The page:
For many young adults, the college years are exciting ones, yet they can also be a time of testing and questioning. Some students may be confronted with the various challenges to Christianity and the Bible for the first time.
That’s why Dr. Michael Kruger’s book Surviving Religion 101: Letters to a Christian Student on Keeping the Faith in College is so important. It’s helpful not just for college students but for anyone who is facing tough questions about the Christian faith such as the exclusivity of Christianity, Christian intolerance, homosexuality, hell, the problem of evil, science, miracles, and the reliability of the Bible.
Dr. Kruger is president and professor at Reformed Theological Seminary in Charlotte, North Carolina, and a leading scholar on the origins and development of the New Testament canon, and author of many books.
- At some level, we are not doing an adequate job preparing young adults for the questions they will face in college.
- Churches often focus on making sure people are converted, and helping them live like Christians. We can forget to help them think like Christians.
- People don’t form their beliefs just on facts, but on our prior worldview. Opposition to Christianity isn’t neutral, but based on a grid through which opponents see reality.
- Because of common grace, we should expect that many unbelievers are happy and live moral lives.
- We can prepare people to deal with objections to Christianity by exposing them to these ideas.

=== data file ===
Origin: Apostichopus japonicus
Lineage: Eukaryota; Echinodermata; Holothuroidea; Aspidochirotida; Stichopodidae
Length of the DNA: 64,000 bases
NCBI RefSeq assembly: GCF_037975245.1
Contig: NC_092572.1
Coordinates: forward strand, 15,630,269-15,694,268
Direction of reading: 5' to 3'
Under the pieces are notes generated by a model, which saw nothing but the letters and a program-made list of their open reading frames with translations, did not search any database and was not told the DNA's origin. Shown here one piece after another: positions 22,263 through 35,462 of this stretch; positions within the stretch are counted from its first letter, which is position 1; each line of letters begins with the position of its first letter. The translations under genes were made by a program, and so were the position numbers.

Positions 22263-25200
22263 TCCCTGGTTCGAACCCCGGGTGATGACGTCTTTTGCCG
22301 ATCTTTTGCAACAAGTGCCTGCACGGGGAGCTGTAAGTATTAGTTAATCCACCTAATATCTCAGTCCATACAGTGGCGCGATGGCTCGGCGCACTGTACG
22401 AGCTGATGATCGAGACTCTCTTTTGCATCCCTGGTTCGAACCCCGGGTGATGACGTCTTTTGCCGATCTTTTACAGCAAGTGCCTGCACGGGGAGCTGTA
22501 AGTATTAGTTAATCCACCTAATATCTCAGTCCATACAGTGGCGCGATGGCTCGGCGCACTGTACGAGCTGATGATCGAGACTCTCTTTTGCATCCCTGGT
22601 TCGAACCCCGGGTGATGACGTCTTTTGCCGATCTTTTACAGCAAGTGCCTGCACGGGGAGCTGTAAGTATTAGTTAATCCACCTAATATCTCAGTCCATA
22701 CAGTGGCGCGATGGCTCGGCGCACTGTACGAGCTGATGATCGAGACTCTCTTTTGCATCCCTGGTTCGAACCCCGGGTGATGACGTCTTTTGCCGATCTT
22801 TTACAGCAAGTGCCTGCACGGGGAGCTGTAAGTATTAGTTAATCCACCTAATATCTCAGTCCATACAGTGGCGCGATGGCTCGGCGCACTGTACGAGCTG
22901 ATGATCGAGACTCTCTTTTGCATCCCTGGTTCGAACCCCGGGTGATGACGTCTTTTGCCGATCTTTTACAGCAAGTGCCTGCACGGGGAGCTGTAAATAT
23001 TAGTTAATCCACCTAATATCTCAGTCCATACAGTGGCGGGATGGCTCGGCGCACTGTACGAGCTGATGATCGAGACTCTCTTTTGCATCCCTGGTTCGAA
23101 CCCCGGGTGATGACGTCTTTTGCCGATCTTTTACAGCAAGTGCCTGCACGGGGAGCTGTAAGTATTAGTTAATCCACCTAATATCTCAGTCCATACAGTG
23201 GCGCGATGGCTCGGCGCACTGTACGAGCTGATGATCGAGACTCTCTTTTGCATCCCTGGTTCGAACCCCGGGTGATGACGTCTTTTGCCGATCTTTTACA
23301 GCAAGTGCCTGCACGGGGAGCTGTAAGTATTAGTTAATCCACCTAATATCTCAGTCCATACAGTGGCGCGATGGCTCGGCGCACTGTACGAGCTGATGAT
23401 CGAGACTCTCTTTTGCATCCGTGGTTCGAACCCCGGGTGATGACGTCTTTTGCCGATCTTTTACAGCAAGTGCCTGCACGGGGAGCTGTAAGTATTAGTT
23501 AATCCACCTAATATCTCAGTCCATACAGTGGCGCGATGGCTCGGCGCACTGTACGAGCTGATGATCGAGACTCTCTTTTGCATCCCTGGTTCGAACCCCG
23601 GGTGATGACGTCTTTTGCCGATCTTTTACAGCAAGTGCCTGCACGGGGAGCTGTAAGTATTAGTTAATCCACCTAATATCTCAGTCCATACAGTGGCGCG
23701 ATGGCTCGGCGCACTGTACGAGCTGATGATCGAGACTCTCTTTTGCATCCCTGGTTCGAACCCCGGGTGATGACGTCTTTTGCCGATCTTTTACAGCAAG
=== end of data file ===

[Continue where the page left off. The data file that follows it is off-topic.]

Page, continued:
- Pastors and preachers should not assume that listeners agree with them. They must persuade them that what they are teaching is true.
- We must preach the hard passages and doctrines of Scripture. If we don’t, we are setting people up for a fall later.
- Universities are intended to introduce people to a multiplicity of views. Today, though, many thoughts are outlawed, and only one view is encouraged.
- The church must grapple with issues of sexual and spiritual abuse.
“Professors at secular colleges aren’t neutral. They already have a grid through which they’re interpreting reality.”
“One of the ways to prepare students for college is to introduce them and expose them to non-Christian thinking in some sort of way that normally we don’t do.”
“It’s one thing to believe something. It’s another thing to know something, but it’s an entirely different thing to try to explain or articulate something to an audience that’s not sympathetic to you.”
“I think what pastors need to do is pick up the art of persuasion, to make an argument, try to show that what you believe makes sense.”
“We’ve got to take the problem and introduce it into the bloodstream, so to speak, in small doses, so that people are prepared to battle it.”
“Certain ideas are outlawed from the get go. And we know this that professors and schools are not interested in debates that are interested in discussions. They’re interested in indoctrination. They’re trying to make sure that everyone leaves with a particular view.”
- Surviving Religion 101: Letters to a Christian Student on Keeping the Faith in College
- Confronting Christianity: 12 Hard Questions for the World’s Largest Religion
- 10 Questions Every Teen Should Ask (and Answer) about Christianity
Download a PDF transcript of this episode.